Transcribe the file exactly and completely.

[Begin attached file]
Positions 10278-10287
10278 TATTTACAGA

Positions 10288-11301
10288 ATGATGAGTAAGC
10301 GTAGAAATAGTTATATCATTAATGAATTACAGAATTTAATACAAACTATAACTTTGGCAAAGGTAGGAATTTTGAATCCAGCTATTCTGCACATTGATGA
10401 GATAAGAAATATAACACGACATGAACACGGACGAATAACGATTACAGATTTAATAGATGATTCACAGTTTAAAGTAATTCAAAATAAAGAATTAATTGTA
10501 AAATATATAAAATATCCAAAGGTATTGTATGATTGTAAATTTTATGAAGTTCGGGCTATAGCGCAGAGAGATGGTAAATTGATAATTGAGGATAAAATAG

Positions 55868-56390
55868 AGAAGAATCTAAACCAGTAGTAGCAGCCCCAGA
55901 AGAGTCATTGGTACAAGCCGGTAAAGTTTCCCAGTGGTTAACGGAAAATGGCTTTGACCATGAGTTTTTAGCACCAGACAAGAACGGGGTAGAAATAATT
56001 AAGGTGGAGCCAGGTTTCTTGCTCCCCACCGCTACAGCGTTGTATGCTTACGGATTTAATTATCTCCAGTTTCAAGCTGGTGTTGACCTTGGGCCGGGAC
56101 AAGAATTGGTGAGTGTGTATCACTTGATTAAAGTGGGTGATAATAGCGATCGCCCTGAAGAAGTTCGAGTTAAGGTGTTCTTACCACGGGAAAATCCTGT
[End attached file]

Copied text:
Positions 10278-10287
10278 TATTTACAGA

Positions 10288-11301
10288 ATGATGAGTAAGC
10301 GTAGAAATAGTTATATCATTAATGAATTACAGAATTTAATACAAACTATAACTTTGGCAAAGGTAGGAATTTTGAATCCAGCTATTCTGCACATTGATGA
10401 GATAAGAAATATAACACGACATGAACACGGACGAATAACGATTACAGATTTAATAGATGATTCACAGTTTAAAGTAATTCAAAATAAAGAATTAATTGTA
10501 AAATATATAAAATATCCAAAGGTATTGTATGATTGTAAATTTTATGAAGTTCGGGCTATAGCGCAGAGAGATGGTAAATTGATAATTGAGGATAAAATAG

Positions 55868-56390
55868 AGAAGAATCTAAACCAGTAGTAGCAGCCCCAGA
55901 AGAGTCATTGGTACAAGCCGGTAAAGTTTCCCAGTGGTTAACGGAAAATGGCTTTGACCATGAGTTTTTAGCACCAGACAAGAACGGGGTAGAAATAATT
56001 AAGGTGGAGCCAGGTTTCTTGCTCCCCACCGCTACAGCGTTGTATGCTTACGGATTTAATTATCTCCAGTTTCAAGCTGGTGTTGACCTTGGGCCGGGAC
56101 AAGAATTGGTGAGTGTGTATCACTTGATTAAAGTGGGTGATAATAGCGATCGCCCTGAAGAAGTTCGAGTTAAGGTGTTCTTACCACGGGAAAATCCTGT